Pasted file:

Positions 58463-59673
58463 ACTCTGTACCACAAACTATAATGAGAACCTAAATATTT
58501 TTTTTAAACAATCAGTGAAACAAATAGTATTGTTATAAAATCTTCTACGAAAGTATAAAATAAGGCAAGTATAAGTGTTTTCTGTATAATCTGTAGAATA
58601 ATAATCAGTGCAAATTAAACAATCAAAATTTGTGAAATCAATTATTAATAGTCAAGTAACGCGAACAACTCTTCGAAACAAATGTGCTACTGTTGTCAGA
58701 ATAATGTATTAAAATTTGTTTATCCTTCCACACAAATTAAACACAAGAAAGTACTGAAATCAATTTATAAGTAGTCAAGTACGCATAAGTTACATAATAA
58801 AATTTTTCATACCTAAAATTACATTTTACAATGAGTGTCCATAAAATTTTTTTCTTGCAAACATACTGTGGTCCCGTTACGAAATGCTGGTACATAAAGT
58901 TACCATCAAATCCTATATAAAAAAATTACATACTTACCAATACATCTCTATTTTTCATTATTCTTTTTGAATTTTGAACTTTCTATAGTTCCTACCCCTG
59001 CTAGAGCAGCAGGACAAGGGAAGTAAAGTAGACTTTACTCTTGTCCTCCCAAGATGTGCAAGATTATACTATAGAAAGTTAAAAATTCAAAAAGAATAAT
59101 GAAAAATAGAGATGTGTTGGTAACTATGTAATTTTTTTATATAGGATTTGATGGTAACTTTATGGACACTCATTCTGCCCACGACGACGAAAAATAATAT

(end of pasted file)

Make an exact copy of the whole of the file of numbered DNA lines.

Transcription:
Positions 58463-59673
58463 ACTCTGTACCACAAACTATAATGAGAACCTAAATATTT
58501 TTTTTAAACAATCAGTGAAACAAATAGTATTGTTATAAAATCTTCTACGAAAGTATAAAATAAGGCAAGTATAAGTGTTTTCTGTATAATCTGTAGAATA
58601 ATAATCAGTGCAAATTAAACAATCAAAATTTGTGAAATCAATTATTAATAGTCAAGTAACGCGAACAACTCTTCGAAACAAATGTGCTACTGTTGTCAGA
58701 ATAATGTATTAAAATTTGTTTATCCTTCCACACAAATTAAACACAAGAAAGTACTGAAATCAATTTATAAGTAGTCAAGTACGCATAAGTTACATAATAA
58801 AATTTTTCATACCTAAAATTACATTTTACAATGAGTGTCCATAAAATTTTTTTCTTGCAAACATACTGTGGTCCCGTTACGAAATGCTGGTACATAAAGT
58901 TACCATCAAATCCTATATAAAAAAATTACATACTTACCAATACATCTCTATTTTTCATTATTCTTTTTGAATTTTGAACTTTCTATAGTTCCTACCCCTG
59001 CTAGAGCAGCAGGACAAGGGAAGTAAAGTAGACTTTACTCTTGTCCTCCCAAGATGTGCAAGATTATACTATAGAAAGTTAAAAATTCAAAAAGAATAAT
59101 GAAAAATAGAGATGTGTTGGTAACTATGTAATTTTTTTATATAGGATTTGATGGTAACTTTATGGACACTCATTCTGCCCACGACGACGAAAAATAATAT